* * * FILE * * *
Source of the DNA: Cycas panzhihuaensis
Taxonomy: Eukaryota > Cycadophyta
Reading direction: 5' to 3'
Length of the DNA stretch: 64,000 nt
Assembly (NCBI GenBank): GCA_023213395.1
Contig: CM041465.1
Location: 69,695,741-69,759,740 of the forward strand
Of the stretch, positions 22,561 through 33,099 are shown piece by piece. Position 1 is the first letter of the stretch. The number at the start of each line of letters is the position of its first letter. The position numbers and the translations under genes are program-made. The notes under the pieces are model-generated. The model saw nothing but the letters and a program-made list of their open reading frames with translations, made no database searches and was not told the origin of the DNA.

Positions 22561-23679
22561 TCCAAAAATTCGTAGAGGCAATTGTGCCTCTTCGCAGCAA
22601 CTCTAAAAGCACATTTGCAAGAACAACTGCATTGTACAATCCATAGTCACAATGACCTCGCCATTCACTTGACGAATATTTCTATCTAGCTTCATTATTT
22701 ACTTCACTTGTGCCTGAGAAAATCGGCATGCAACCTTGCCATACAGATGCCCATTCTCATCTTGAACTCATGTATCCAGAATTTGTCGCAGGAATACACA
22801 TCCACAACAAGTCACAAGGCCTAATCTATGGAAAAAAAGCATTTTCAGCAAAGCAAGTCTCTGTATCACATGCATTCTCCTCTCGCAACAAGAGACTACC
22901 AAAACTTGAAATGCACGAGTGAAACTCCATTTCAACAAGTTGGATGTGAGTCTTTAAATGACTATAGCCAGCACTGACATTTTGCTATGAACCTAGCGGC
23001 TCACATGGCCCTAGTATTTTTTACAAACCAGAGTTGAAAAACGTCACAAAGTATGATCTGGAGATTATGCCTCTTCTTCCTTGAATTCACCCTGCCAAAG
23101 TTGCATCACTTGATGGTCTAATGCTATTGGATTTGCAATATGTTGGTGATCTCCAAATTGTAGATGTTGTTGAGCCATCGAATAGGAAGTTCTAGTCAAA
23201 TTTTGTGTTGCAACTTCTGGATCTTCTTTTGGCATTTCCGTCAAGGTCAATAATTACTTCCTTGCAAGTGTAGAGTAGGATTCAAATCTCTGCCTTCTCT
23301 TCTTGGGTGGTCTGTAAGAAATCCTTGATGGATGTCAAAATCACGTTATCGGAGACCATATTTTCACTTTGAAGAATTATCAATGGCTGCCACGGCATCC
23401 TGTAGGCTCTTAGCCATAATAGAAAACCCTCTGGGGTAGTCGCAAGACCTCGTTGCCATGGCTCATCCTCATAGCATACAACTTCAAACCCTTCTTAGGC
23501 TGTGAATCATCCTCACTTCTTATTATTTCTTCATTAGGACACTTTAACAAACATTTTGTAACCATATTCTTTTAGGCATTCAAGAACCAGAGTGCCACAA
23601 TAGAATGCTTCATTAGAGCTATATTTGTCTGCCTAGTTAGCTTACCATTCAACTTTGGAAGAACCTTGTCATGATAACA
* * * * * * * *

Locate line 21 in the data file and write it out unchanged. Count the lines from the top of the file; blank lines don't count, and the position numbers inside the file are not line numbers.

23601 TAGAATGCTTCATTAGAGCTATATTTGTCTGCCTAGTTAGCTTACCATTCAACTTTGGAAGAACCTTGTCATGATAACA